So many young men have killed themselves just his month – all because of the idea that their families and the world won’t accept them for being gay. I am amazed that in 2010, the attitudes of some are so far behind the rest of the world. How can it be that we live in a world that has gay marriages, civil unions, domestic partners, gay adoptive parents, openly gay politicians and clergy; ideas that were unthinkable just 20 years ago. Yet that same world has so much hate for the exact same ideas. I can only conclude that it is our fault. It is the fault of those that are more progressive thinkers. We haven’t spoken out enough, we’ve tolerated this hate too much, and there are not enough of us watching the bridges for the ones that need a hand to get down. The time has come. Keep your eyes, and ears, and especially your mind and heart, open. Only we can change it by de-stigmatizing it and making sure that all people, not just gay people, are accepted and loved.
As for Dharun Ravi and Molly Wei; the same god that they might quote to condemn homosexuality (they must, why else would they have done what they did) is the same god who said “an eye for an eye”. So do we make them stand on the edge of that same bridge and force them to do the same? I doubt Tyler would have wanted that. I might be mad enough to do it, but he wouldn’t be. You can tell, just from the few pictures you might see of him.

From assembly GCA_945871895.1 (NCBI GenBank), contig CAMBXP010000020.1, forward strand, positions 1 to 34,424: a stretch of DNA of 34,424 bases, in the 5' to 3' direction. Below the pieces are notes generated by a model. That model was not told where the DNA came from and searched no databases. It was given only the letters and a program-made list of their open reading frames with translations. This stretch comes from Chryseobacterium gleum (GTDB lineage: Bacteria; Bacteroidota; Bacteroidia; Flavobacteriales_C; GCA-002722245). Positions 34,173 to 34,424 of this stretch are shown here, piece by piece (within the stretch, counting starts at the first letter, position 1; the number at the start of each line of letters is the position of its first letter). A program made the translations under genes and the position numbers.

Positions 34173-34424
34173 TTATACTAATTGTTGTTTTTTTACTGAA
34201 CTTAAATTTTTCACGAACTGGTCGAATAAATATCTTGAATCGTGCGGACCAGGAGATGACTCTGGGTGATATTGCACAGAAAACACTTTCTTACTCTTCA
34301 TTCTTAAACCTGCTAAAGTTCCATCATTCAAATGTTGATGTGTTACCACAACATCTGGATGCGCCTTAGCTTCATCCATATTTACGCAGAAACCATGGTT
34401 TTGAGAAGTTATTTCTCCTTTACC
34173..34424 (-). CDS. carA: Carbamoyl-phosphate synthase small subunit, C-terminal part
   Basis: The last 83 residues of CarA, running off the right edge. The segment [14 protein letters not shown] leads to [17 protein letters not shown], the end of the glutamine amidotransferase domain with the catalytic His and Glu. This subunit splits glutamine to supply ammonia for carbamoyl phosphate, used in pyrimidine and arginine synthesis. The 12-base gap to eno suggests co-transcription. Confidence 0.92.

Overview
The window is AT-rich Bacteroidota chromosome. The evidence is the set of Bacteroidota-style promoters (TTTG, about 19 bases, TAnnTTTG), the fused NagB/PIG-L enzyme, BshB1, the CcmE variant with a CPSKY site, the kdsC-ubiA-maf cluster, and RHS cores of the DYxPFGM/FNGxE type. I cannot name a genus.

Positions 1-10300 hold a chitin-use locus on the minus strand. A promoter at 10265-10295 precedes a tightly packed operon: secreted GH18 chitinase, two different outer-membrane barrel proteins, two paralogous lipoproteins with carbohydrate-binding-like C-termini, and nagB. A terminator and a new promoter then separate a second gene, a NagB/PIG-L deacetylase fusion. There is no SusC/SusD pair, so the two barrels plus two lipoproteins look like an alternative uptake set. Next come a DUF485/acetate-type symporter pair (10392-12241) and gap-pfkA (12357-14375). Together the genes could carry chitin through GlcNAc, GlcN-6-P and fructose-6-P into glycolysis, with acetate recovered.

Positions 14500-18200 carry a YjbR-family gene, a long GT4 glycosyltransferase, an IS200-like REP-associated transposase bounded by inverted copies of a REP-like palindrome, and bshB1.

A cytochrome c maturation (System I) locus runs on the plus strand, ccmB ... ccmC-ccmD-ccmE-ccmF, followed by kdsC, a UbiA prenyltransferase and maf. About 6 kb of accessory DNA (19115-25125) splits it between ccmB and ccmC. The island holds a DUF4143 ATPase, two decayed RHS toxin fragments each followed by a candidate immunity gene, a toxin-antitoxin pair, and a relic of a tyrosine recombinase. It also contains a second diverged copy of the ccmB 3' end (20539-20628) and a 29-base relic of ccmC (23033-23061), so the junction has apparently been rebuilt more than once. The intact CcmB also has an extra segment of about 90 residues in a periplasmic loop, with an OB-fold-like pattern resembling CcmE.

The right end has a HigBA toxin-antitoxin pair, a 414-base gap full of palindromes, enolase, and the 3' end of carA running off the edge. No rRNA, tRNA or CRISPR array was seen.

So in the end, do we really need to be reminded, one more time, to love and respect each other while you have the chance. Because you never know what tomorrow will bring. What might be “harmless hate” to some, will be the end of the road for others. Do you really want that on your conscience.
To my friend Tyler: Hi Tyler, you don’t know me. My name is Ron. And I want to let you know that I’m thinking about you. You are in my thoughts and you probably always will be. Just know that while you may not have known it, there are so many people who love and respect you. And they don’t care if you’re gay. Maybe somebody, even just one person, will learn from what happened to you and decide to make different choices. I will keep a candle burning for you. I’ts my way of leaving the light on.